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G.R. No.

183915 December 14, 2011


MA. JOY TERESA O. BILBAO, Petitioner, vs. SAUDI ARABIAN AIRLINES,
Respondent.

FACTS:
Bilbao was a former employee of respondent Saudia, having been hired as a Flight
Attendant in 1986 until her separation from Saudia in September 2004. During the
course of her employment, Bilbao was assigned to work at the Manila Office, although
the nature of her work as a flight attendant entailed regular flights from Manila to Jeddah,
Saudi Arabia, and back.
In August 2004, an inter-office Memorandum from the Jedda Office was issued
regarding the transfer of 10 flight attendants, including Bilbao, from Manila to Jeddah
due to operational requirements.
Bilbao initially complied with the transfer order and proceeded to Jeddah for her new
assignment. However, later relinquished her post by tendering a resignation letter. She
later on executed and signed an Undertaking

similar to that of a Receipt, Release and
Quitclaim wherein she acknowledged receipt of a sum of money as "full and complete
end-of-service award with final settlement and have no further claims whatsoever
against Saudi Arabian Airlines."
Despite said Undertaking, Bilbao (among other complainants) filed with the NLRC a
complaint for reinstatement and payment of full backwages; moral, exemplary and actual
damages; and attorneys fees.
Bilbaos contention: Her resignation from Saudia was not voluntary. She was made to
sign a pre-typed resignation letter and was even reminded that the same was a better
option than termination which would tarnish her record of service with Saudia. Bilbao
and her co-complainants shared a common theory that their transfer to Jeddah was a
prelude to their termination since they were all allegedly between 39 and 40 years of
age.
ISSUE:
1. Whether or not Bilbao voluntarily resigned.
2. Whether or not Bilbao may file further money claims against Saudia.

HELD:
1. Yes. She had voluntarily resigned.

Bilbao did not prove the existence of any one of the essential elements of
intimidation.

Resignation is the voluntary act of an employee who is in a situation where one believes
that personal reasons cannot be sacrificed in favor of the exigency of the service, and
one has no other choice but to dissociate oneself from employment. It is a formal
pronouncement or relinquishment of an office, with the intention of relinquishing the
office accompanied by the act of relinquishment. As the intent to relinquish must concur
with the overt act of relinquishment, the acts of the employee before and after the
alleged resignation must be considered in determining whether he or she, in fact,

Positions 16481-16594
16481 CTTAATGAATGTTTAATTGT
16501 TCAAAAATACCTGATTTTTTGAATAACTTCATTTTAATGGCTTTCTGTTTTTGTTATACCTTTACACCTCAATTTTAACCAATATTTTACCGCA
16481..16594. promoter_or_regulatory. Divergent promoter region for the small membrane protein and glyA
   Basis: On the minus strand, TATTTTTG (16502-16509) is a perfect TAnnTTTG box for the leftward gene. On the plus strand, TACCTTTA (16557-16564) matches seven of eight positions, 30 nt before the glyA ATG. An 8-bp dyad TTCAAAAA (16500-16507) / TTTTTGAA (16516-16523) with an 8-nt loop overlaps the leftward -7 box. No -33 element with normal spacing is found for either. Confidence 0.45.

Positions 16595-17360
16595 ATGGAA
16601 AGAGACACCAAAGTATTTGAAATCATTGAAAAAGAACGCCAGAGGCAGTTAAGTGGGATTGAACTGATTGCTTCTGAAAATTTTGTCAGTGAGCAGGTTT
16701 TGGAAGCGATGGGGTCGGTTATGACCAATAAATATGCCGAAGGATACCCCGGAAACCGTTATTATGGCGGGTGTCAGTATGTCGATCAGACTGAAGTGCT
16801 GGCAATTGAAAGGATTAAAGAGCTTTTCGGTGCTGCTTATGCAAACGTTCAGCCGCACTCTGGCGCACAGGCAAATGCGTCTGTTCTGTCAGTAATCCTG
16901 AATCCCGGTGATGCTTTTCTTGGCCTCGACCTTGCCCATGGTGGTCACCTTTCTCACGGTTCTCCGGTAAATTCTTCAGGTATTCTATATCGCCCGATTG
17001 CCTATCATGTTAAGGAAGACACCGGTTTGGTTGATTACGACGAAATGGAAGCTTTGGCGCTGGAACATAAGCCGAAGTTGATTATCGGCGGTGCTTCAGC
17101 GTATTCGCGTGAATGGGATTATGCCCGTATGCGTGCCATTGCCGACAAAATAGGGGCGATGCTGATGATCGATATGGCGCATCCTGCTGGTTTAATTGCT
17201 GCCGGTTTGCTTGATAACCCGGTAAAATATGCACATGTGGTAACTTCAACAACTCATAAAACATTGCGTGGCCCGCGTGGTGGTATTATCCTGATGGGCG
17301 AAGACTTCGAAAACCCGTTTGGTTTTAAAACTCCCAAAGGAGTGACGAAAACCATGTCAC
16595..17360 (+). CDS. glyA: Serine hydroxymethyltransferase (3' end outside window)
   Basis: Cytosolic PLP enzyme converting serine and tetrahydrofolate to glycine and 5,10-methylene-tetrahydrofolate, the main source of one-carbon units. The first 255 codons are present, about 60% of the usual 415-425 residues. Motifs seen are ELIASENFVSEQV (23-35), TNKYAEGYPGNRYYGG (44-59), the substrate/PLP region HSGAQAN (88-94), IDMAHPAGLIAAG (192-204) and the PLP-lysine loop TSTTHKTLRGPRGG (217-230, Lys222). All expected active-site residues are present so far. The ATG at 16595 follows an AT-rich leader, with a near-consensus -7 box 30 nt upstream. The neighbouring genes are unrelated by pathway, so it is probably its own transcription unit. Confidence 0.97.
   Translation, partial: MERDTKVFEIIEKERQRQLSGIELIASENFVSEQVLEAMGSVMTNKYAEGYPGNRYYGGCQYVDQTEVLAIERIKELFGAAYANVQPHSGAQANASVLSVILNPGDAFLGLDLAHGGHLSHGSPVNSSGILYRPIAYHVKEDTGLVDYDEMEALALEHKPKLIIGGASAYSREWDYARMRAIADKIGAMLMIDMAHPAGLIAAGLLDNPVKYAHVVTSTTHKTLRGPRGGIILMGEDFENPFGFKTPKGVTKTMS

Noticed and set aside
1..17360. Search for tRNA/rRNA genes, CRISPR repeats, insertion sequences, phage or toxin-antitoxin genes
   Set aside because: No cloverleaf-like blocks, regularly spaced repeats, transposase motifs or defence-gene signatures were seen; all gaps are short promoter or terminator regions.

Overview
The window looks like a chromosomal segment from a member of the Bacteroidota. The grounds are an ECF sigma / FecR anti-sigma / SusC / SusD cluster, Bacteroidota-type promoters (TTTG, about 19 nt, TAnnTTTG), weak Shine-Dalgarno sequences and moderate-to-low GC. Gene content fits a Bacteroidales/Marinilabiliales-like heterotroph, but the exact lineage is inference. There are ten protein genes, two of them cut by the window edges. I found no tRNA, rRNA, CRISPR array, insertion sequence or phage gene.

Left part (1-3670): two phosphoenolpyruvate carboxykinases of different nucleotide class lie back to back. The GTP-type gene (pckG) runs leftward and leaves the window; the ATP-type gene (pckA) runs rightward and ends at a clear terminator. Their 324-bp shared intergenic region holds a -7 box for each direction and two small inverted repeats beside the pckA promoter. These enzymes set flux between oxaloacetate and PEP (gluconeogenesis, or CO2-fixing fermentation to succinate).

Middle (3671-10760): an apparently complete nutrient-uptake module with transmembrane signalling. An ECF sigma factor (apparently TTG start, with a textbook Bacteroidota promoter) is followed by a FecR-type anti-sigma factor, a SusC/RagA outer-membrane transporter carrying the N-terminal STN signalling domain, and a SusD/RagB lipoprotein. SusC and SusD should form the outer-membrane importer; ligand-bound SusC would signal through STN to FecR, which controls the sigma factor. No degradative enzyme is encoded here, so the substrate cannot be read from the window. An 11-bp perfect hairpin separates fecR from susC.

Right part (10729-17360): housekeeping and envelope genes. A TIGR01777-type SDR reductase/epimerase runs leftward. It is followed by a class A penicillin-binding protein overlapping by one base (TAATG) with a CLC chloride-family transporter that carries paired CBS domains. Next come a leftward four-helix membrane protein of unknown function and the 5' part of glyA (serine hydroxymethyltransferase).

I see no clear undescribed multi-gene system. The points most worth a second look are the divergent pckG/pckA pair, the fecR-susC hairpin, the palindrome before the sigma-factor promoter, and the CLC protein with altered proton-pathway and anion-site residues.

intended to sever his or her employment.

Bilbao did not adduce any competent evidence to prove that she was forced or
threatened by Saudia to resign. It must be remembered that for intimidation to vitiate
consent, the following requisites must be present: (1) that the intimidation caused the
consent to be given; (2) that the threatened act be unjust or unlawful; (3) that the threat
be real or serious, there being evident disproportion between the evil and the resistance
which all men can offer, leading to the choice of doing the act which is forced on the
person to do as the lesser evil; and (4) that it produces a well-grounded fear from the
fact that the person from whom it comes has the necessary means or ability to inflict the
threatened injury to his person or property. In the instant case, Bilbao did not prove the
existence of any one of these essential elements.

2. No. She may not file further money claims pursuant to the Undertaking as the
same was validly and voluntarily executed.

There are legitimate waivers and quitclaims that represent a voluntary and
reasonable settlement of workers claims which should be respected by the courts
as the law between the parties.

Indeed, not all waivers and quitclaims are invalid as against public policy. There are
legitimate waivers and quitclaims that represent a voluntary and reasonable settlement
of workers claims which should be respected by the courts as the law between the
parties. And if such agreement was voluntarily entered into and represented a
reasonable settlement, it is binding on the parties and should not later be disowned. An
employee who resigns and executes a quitclaim in favor of the employer is generally
stopped from filing any further money claims against the employer arising from the
employment.